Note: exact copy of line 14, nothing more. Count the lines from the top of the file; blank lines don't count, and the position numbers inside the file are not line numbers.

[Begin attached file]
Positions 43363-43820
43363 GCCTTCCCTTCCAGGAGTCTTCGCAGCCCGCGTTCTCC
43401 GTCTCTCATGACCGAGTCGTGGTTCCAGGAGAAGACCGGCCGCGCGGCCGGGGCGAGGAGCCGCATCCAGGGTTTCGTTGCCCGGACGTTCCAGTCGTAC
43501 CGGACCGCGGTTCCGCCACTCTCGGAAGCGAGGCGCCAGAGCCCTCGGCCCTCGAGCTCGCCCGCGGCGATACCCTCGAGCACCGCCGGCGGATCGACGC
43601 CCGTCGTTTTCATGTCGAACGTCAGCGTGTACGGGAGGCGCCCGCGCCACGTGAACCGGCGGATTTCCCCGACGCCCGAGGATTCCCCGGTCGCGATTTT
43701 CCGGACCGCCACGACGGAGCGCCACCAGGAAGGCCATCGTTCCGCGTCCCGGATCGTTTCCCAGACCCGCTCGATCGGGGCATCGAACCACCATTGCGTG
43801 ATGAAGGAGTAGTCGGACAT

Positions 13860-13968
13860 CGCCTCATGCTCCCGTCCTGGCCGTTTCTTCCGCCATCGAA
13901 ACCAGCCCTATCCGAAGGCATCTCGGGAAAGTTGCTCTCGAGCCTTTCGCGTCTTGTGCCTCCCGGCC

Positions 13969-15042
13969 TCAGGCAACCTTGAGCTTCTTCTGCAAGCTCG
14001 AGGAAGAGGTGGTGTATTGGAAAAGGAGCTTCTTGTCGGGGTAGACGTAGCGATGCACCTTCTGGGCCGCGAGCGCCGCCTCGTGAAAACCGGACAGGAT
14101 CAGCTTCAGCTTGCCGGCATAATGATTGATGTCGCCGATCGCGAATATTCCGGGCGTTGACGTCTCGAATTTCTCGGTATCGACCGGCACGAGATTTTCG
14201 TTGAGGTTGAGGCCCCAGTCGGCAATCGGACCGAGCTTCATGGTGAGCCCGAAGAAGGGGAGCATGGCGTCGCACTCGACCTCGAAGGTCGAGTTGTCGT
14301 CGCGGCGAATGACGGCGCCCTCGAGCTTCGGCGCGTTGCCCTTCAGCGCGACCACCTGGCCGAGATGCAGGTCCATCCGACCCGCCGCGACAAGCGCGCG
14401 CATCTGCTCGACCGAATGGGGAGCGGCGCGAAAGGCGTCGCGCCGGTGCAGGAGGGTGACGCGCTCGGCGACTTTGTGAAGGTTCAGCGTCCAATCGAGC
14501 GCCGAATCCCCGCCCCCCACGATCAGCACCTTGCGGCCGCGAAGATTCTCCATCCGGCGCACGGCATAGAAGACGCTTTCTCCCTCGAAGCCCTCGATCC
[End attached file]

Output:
14101 CAGCTTCAGCTTGCCGGCATAATGATTGATGTCGCCGATCGCGAATATTCCGGGCGTTGACGTCTCGAATTTCTCGGTATCGACCGGCACGAGATTTTCG